Amsterdam under the Nazis

Gift of Darkness: Growing Up in Occupied Amsterdam - Craig K. Comstock

Disclaimer: ARC via Netgalley.


                Gift of Darkness is part chronicle of one boy’s life in Nazi Amsterdam, one part interview of the man said boy become, one part remembrance of that man, and finally one part coming to peace or terms with trauma and loss.


                It’s not a bad book.


                Comstock’s book is the finished product of what was to have been a joint project with Robert Van Santen who died before the project was completed.  Van Santen was a Dutch Jew living in Amsterdam when the Nazis invaded.  The book chronicles his experiences under Occupation, and d by design, it does not focus much on his period in hiding.  The book does jump from the relative present to Van Santeen’s experience in Amsterdam.  On one hand, the reader encounters Comstock and Van Santeen walking down Amsterdam, and then shifts back Amsterdam in the 40s. 


                It’s strange because there is almost a religious meaning to the book, though it is not Jewish or Christian.  It’s more generic, and it isn’t quite religious either, though it can be seen that way.   The message is more of not giving into despair, of not losing faith, whatever that faith may be.  IN other words, it is not like the recent Christian romance novel that takes the Holocaust and uses it to set-up a conversion to Christianity.  That’s not the case here.  Van Santen is and remains Jewish.  This is clear.  As it is clear that he is someone we should either admire or learn from.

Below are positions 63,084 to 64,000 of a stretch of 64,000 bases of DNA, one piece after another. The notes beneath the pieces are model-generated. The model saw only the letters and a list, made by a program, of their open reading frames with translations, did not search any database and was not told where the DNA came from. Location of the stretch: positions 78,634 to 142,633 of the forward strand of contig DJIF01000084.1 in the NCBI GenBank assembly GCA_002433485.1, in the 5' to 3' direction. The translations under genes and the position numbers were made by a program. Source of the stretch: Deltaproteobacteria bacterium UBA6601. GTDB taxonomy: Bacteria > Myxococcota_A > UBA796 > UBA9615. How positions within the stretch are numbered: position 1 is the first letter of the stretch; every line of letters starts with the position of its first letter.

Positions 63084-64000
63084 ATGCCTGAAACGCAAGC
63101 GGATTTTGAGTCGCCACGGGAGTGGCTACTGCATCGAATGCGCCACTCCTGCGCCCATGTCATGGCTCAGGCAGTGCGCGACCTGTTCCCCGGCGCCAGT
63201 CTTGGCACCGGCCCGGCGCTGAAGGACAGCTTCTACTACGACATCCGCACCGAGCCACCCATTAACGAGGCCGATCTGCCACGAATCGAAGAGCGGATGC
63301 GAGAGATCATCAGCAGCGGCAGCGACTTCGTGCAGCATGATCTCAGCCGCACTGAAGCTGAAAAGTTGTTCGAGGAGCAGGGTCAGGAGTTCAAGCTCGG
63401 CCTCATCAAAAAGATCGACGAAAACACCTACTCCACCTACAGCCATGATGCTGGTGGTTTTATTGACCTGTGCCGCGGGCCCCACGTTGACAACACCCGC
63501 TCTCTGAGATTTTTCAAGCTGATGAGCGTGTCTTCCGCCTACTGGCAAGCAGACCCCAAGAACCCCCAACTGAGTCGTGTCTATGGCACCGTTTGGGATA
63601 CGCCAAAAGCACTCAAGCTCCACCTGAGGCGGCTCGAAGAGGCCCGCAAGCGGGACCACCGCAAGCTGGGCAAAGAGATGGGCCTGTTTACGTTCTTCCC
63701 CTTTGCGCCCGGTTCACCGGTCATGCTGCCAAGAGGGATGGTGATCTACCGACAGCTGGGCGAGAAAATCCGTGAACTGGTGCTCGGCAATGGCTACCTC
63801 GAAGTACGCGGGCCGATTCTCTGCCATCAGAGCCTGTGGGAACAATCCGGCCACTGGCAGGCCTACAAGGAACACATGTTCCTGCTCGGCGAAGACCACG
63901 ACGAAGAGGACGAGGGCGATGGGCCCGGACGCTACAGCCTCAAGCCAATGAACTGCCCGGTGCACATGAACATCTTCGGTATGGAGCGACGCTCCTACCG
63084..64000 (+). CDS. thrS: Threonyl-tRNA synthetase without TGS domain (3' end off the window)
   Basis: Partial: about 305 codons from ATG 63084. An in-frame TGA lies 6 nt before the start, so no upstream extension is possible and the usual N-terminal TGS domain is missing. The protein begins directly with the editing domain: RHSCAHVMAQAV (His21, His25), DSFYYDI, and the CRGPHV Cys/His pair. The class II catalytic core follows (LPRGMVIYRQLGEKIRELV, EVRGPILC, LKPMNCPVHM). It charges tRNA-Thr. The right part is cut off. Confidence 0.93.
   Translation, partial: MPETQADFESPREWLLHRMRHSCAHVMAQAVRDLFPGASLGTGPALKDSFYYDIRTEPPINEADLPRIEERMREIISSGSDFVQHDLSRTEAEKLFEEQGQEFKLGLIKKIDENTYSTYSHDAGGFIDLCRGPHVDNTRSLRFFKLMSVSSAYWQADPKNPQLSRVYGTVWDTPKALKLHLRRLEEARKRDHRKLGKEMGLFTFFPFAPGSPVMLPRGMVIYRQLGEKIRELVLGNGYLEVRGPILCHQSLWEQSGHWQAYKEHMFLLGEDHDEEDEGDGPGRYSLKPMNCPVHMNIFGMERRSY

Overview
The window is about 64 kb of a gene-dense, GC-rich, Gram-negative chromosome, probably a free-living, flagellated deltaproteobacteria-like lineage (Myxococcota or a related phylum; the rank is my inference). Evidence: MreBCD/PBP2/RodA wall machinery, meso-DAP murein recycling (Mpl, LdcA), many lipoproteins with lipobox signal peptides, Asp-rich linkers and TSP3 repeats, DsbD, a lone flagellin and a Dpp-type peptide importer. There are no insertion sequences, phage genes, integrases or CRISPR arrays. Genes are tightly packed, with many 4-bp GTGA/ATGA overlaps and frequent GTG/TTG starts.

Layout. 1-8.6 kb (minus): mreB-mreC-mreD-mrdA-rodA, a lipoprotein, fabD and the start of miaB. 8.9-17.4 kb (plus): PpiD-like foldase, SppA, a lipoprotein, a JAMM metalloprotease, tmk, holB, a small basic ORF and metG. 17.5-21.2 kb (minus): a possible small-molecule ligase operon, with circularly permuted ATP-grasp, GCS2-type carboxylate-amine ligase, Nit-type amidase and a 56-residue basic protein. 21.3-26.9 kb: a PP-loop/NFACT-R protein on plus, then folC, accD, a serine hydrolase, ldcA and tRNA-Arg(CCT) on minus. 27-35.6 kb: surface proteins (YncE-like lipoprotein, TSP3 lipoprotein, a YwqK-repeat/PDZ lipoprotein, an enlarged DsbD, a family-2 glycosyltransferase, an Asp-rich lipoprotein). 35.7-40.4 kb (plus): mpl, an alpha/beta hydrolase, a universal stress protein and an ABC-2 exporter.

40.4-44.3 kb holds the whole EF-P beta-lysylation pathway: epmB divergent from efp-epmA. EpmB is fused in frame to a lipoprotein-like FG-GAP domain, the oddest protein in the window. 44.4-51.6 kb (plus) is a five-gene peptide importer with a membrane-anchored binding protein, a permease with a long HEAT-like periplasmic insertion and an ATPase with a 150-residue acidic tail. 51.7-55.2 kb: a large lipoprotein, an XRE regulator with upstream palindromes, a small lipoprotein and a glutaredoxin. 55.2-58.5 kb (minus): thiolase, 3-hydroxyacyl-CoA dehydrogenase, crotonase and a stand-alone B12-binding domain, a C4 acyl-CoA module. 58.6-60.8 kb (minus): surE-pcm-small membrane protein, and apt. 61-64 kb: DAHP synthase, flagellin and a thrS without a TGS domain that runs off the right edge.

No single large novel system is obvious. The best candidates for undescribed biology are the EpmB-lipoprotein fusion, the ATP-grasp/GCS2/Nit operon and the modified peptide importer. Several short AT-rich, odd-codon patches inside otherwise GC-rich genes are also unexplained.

The use of present tense to chronicle Van Santen’s experience in Amsterdam might put some readers off, and this is simply a matter of taste.  Van Santen, it is noted, attended the same school as Frank, though he was in a different grade.


                Van Santen’s family did not go into hiding straight away, and in many ways, his experience is more “common” than that of Anne Frank’s, whose mutli-family hiding place arrangement was somewhat uncommon.  Van Santen was able to see what the Nazis did before the massive round ups.  The details of not only the changing laws but of the movement of people are aptly chronicled in the book.  Comstock includes debates among various leading Jewish citizens.  While this might function as a type of filler, it does give the reader a greater view of Amsterdam at the time. 


                In all, despite the fact that at times the book seem to go slightly off point, it is an engrossing read that expands the reader’s knowledge.  If you or someone you know has read Anne Frank’s diary and wants a larger picture, this is a good place to start.